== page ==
In the face of the climate crisis- how lots of small acts are creating a more sustainable county
We are so pleased to release our Annual Report on CAG Network members activities between Dec 2020 and Nov 2021. Despite Lockdowns and ongoing restrictions, our network grew and put on more events than ever and diverted millions of kilo's of food, plastic, wood and other waste from disposal. Read on to find out more and download the report and please love and share!
Read our press release below and download th full report here.
With COP 26 taking place in Glasgow last November, huge rises in energy prices and noticeable changes to our weather – hello snow in April! – it's safe to say that awareness of climate change is growing. And yet, as we enter Mental Health Awareness week, we know many feel powerless in the face of the huge volume of work to do to make an impact. However, there is a hive of activity taking place in our Oxfordshire communities that collectively is making a big difference to both the climate crisis and our personal mental health and wellbeing as the latest annual report from CAG Oxfordshire shows.
You may or may not have heard of the Community Actions Groups Oxfordshire Network, often known simply as ‘CAGs’ , but if you live in Oxfordshire, the chances are you may have actually experienced the benefits of the network. Perhaps you enjoyed basking in the sun on the reclaimed wooden benches made by Oxford Wood Recycling in Broad Meadows last summer, or learned how to fix and repair an old item for free at one of the many repair cafes popping up? Have you refilled your shampoo or laundry detergent at a refill station, brought local and fresh food at one of Oxford’s many farmers markets or enjoyed the delights of green spaces like Hogacre Common Eco Park or the Bridget Street Community Garden in Banbury?
Over the past year and despite the lockdowns, groups in the CAG network hosted over 7,000 events and activities promoting sustainability, attracting 43,500 attendees and clocking in 65,000 volunteer hours from members of the community. These activities resulted in 1.5 million KG of non-food waste and 82,500 KG of food diverted from disposal. Additionally, over 500 bikes and over 500 laptops/tablets were repaired by groups and an estimated one million containers were refilled.
CAG Oxfordshire is also proud to continue to support important projects including Replenish, supporting the residents of Oxfordshire to grow and cook nutritious food with zero waste, and Owned by Oxford supporting community wealth building within Oxford to build a community-led economy.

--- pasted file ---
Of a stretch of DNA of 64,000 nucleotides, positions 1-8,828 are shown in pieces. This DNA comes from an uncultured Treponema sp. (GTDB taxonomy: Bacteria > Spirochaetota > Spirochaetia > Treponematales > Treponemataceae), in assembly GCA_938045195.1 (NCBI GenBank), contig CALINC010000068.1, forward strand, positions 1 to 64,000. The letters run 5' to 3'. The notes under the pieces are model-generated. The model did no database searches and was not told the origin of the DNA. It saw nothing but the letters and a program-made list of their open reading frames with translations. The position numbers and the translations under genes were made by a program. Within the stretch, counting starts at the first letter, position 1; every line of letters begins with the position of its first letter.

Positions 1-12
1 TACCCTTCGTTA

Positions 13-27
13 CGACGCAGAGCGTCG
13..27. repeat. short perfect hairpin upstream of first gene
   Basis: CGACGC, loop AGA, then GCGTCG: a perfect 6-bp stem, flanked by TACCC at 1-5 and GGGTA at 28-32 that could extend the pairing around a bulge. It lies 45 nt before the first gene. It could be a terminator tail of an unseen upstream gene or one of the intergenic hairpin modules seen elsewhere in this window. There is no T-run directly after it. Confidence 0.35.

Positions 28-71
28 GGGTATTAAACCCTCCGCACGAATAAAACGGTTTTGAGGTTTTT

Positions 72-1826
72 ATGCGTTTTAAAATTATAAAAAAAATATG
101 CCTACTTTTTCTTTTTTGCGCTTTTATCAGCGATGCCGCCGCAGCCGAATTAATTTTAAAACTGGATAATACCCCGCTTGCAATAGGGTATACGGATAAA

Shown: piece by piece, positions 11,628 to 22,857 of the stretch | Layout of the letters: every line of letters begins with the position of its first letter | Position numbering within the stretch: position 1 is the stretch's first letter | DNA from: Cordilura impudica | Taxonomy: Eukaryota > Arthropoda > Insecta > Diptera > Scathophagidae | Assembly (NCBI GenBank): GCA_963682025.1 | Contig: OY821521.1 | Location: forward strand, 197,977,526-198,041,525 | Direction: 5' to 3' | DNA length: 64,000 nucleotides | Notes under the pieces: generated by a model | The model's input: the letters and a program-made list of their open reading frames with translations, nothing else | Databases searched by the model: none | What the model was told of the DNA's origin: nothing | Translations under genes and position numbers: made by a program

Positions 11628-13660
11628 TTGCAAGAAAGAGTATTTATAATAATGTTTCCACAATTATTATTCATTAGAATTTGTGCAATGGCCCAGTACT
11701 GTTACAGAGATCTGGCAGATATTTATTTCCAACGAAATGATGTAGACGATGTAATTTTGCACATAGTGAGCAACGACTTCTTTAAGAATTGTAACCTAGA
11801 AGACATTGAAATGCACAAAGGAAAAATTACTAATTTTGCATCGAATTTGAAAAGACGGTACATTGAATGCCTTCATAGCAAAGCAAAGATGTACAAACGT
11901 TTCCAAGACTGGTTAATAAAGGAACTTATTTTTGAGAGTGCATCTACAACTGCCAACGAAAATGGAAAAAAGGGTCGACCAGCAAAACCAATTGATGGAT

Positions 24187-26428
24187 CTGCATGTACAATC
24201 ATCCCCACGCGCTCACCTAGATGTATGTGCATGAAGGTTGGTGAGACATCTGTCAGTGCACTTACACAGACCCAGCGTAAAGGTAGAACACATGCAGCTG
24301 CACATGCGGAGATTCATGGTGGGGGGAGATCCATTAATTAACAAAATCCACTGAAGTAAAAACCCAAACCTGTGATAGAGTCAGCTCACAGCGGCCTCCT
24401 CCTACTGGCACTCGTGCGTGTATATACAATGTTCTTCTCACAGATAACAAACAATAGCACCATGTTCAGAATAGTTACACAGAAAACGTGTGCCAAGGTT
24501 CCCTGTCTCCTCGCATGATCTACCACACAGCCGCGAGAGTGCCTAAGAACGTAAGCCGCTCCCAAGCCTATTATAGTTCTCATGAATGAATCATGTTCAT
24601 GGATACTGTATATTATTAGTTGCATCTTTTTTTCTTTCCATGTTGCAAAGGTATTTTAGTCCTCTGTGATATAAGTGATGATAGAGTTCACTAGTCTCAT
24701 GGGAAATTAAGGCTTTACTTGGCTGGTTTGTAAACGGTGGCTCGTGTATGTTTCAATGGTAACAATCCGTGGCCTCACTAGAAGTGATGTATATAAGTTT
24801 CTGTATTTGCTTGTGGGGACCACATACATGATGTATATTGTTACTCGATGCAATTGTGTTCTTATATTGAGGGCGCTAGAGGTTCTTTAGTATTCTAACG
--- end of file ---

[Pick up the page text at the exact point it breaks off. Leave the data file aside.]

Katherine Chesson, Director of CAG Oxfordshire says:
We applaud the 100 CAG members for their continued efforts to better their local communities. We believe our collective vision, as a network, has never been more relevant. Invaluable support from Oxfordshire County Council, both as a funder and a champion, enables us to continue to provide organisational development and capacity support for Oxfordshire’s community action groups.
These are all important steps in making Oxfordshire a greener, fairer and more sustainable county to live in. It is inspiring to see how lots of dedicated individuals, who form the heart of our community groups, working together on the local level can make a big impact across the county. But, as always, there is more to be done, and many ways we can improve, increase our impact and work together to make Oxfordshire an even better place for people and the environment.
Councillor Pete Sudbury, Oxfordshire County Council’s Cabinet Member for Climate Change and Environment, said:
We have been championing these CAGs for 20 years and it is inspiring to see that there are now 100 groups active in Oxfordshire. The CAG network proves that there is grassroots support for meaningful change in the way we live our lives to combat the urgent threat of climate change.
As well as their direct actions, CAG Oxfordshire forms a network of active, involved people who I think will be ideally placed to spearhead our evolving community resilience strategy, as we build our capability to withstand the increasingly malign impacts of climate change.”